Ray was later assigned to the Gang Task Force and worked with state and federal agencies. He was recognized by the State District Courts as an expert in gang investigations. As an investigator, Ray experienced many facets of investigations and has been lead investigator on various cases, ranging from simple misdemeanor crimes to challenging capital murders. In 2009, Ray was again promoted to lieutenant overseeing the Criminal Investigations Division and in 2014 to captain.
Jacobs met Ray in 2004 when they were assigned to work together. One particular case which proved to be quite challenging for the pair was that of a woman who was shot and killed by her husband in Orangefield. His story did not match the evidence so the pair set out to disprove his statements. In the end, they were able to get a conviction, but it would have to wait. The man fled the state. However, with a team effort they located him and brought him back to Orange County where he was sentenced to time in prison. In the end, perseverance and justice prevailed.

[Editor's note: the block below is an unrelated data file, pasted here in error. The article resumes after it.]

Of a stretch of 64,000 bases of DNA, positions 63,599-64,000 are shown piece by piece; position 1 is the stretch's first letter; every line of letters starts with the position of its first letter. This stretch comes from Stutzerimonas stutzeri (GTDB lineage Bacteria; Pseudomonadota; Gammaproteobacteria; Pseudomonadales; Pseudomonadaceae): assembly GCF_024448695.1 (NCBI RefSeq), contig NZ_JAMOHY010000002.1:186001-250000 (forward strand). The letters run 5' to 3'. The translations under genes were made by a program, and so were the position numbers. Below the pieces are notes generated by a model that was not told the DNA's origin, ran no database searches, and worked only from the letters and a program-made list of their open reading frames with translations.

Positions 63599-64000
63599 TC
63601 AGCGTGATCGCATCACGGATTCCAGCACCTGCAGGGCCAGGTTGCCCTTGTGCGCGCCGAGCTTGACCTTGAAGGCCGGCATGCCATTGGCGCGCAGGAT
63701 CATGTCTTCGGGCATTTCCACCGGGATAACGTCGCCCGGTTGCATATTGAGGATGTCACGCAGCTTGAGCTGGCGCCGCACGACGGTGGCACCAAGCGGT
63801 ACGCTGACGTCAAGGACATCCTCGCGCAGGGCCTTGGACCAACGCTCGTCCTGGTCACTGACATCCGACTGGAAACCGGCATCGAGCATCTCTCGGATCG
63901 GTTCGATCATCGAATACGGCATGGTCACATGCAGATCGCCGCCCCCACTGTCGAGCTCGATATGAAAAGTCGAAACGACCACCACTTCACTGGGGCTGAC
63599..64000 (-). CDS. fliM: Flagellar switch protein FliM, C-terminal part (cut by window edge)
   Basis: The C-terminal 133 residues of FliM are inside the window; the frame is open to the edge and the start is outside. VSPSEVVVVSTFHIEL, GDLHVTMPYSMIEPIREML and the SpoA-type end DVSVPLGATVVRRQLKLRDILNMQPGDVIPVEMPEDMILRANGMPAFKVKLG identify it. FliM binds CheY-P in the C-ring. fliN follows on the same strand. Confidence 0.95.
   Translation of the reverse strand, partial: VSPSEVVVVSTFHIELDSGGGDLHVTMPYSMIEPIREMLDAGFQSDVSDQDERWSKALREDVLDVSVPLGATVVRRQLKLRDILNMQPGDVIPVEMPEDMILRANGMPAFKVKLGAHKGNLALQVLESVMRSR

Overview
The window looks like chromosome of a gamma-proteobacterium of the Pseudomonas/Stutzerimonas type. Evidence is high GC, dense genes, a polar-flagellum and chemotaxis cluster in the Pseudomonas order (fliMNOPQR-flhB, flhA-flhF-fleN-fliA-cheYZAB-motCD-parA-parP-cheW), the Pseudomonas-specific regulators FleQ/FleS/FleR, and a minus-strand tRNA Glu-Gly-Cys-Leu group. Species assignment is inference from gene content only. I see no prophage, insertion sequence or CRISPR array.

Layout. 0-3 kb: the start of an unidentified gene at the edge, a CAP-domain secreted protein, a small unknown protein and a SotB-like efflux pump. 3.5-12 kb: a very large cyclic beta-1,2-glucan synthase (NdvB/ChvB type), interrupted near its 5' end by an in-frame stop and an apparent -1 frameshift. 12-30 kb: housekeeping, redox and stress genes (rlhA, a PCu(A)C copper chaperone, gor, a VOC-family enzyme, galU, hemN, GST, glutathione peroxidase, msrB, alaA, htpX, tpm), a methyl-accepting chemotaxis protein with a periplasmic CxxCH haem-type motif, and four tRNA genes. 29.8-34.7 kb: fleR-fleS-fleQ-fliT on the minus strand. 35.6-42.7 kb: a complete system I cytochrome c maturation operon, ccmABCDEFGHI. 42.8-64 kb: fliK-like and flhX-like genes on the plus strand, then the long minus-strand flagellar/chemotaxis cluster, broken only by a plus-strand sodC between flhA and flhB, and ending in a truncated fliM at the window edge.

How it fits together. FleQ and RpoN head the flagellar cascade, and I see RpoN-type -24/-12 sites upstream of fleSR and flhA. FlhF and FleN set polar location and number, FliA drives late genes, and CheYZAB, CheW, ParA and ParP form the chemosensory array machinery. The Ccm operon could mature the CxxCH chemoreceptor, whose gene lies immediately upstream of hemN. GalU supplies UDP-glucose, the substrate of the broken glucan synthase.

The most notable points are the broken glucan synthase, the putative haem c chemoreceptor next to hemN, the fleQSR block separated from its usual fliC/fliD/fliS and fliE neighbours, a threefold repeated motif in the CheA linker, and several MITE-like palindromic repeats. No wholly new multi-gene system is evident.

At the sheriff’s office, Ray’s bold and tenacious personality made it possible for him to excel in everything he did. Ray served 10 years on the Orange County Area Law Enforcement SWAT Team and held a Master Peace Officer’s certification. Ray also had a Texas Commission on Law Enforcement Instructors and Firearms Instructors Certifications. He was also responsible for teaching Patrol Rifle Tactics Programs and other related trainings. Rays also serves as the departments Glock and Colt AR15/M-16 Armorer.
Ray did not stop there. He served as the Orange County Sheriff’s Employees Association President from 2009-12 and remained a member of their political action committee. Ray continued to show support for all law enforcement and first responders and took the initiative when others would not. His dedication took him all the way to the state level where he was a proud past member of the Board of Directors for Region 9 with the Texas Municipal Police Officers Association which serves 32 counties in East Texas.
Visitation will be Thursday from 11 a.m. to 2 p.m. at the Robert A. Bob Bowers Civic Center in Port Arthur. Funeral services will follow at 2 p.m. and are under the direction of Dorman Funeral Home, with Reverend J.W. Harrell, pastor of the Bridge City Pentecostal Church, and Murry Ray officiating. Rite of Committal and Interment will follow services at Autumn Oaks Memorial Park in Orange, where Tom will be laid to rest next to his daughter, Blair, and son, Tyler.
A memorial fund has been set up. Those wanting to donate can do so at Gulf Credit Union located at 4721 Highway 87 in Orange or at any other location. The account number to the Tom Ray Memorial Fund is 83591.